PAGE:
Finally, there is the “environmental turbulence.” Like clockwork, as soon as I arrive for the event something goes wrong with the sound system, electricity, air conditioner or heater. Coupled with that is a whole group of enthusiastic people waiting to tell me their hopes and their expectations for the event. Somewhere inside this crowd there is that one person who does not hesitate to tell me everything that is wrong with this place, its people, its pastor, its programs and that my being there, despite good intentions, will not really change anyone.
By this point my head is usually spinning, my stomach is in pain and I am convinced this event will be a disaster. Clearly this cannot be God’s will. I turn to prayer for confirmation. There is no consolation, no affirmation and no sense of God’s presence. If God does “speak” to me in these moments, it is often with the same words he gave to St. Paul in the midst of his own struggles he encountered in proclaiming the Gospel. "My grace is sufficient for you, for my power is made perfect in weakness"(2 Corinthians 12:9).
When the time has arrived to begin preaching I approach the microphone with a deep awareness of my own poverty. I have been completely stripped. I have no confidence, no wisdom and no strength. I am not exactly sure what I will say or how I will say it. I feel alone. I open my mouth and suddenly it happens: everything disappears. The turbulence ceases, and I feel, quite literally, as if I am floating, being carried by a Presence much stronger than anything of this world. Somehow the words flow and most importantly, in a way my audience can understand. The Gospel, despite all these difficulties, is being proclaimed, and strangely enough, I am its messenger.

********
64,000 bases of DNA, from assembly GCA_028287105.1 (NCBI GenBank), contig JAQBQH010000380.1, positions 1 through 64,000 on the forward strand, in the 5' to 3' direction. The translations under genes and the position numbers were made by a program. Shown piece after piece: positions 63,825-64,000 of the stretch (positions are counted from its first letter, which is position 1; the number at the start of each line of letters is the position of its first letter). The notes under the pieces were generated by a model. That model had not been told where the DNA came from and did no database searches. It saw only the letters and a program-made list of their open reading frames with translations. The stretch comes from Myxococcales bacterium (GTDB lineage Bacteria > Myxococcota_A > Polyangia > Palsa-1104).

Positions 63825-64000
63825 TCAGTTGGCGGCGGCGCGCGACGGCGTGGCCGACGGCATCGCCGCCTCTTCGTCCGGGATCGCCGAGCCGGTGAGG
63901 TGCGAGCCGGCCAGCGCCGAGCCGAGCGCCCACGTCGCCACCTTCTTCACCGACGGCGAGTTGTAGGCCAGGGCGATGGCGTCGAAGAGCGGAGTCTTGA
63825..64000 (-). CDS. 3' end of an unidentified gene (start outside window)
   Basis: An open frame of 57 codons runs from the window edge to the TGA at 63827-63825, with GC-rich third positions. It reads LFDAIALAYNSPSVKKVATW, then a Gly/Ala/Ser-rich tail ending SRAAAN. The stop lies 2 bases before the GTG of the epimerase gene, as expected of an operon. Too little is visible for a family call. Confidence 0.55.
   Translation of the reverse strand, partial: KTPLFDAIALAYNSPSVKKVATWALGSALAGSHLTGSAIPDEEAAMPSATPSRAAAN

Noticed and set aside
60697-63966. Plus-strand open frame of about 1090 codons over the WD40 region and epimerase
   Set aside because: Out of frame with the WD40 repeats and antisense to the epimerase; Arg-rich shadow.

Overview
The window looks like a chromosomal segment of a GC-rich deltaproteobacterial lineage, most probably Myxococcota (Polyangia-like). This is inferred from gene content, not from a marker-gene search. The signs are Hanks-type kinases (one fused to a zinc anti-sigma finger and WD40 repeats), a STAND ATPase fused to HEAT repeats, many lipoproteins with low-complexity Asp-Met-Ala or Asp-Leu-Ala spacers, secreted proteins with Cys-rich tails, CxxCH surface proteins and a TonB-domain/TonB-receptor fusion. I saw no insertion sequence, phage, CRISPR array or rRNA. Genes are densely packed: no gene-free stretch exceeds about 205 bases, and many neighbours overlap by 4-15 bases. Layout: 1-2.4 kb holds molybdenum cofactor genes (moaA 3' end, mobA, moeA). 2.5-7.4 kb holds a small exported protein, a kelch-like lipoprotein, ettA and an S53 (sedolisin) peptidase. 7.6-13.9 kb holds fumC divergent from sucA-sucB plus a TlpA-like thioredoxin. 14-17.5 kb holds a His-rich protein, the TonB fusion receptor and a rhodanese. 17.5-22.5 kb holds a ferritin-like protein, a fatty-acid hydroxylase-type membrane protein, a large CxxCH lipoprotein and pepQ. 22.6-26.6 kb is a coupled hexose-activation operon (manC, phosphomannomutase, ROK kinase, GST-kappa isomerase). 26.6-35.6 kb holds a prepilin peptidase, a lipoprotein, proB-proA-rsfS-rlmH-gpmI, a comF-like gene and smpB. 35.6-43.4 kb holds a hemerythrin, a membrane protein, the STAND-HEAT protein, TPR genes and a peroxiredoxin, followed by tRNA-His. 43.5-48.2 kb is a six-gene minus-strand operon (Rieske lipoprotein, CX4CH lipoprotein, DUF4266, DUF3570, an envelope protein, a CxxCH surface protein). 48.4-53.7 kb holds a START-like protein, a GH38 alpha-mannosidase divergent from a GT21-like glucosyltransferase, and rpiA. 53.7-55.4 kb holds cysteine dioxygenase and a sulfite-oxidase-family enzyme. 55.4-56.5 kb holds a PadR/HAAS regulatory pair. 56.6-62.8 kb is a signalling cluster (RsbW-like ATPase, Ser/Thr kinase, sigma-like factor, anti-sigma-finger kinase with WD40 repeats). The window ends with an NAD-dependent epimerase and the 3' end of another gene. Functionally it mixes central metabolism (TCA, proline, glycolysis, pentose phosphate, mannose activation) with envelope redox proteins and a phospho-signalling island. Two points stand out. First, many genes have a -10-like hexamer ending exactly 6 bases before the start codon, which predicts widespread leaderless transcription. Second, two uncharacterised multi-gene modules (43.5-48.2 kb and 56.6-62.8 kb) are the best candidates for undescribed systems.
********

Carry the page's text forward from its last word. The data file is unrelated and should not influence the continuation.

After the event is finished I go to the door to say goodbye to people and thank them for coming. Most people shake my hand, nod in appreciation and say thank you. A few approach me and look directly into my eyes and say, “thank you, I really needed to hear that.” A few more people come forward with tears in their eyes, “I really experienced the love of God in your words today. I can’t thank you enough for coming.” Humbled and somewhat embarrassed, I simply respond, “God bless you.” Occasionally, someone will say, “This event has changed my life, thank you.” I am left speechless. I simply smile at them and embrace them, while tears of my own begin to well up inside of me.
I have often used the words of St. Paul, “When I am weak, it is then that I am strong,” (2 Corinthians 12:11) to encourage people in their own ministry when they become overwhelmed by their inadequacies. God can do a lot with nothing, I tell them, if you are willing to surrender even that to him. St. Francis stripped himself of his clothes to become utterly dependent on God. I too, when I preach, am stripped of any self -reliance so as to learn the same message: God’s grace covers our weakness.
+ Fr. Jeremiah Myriam Shryock, CFR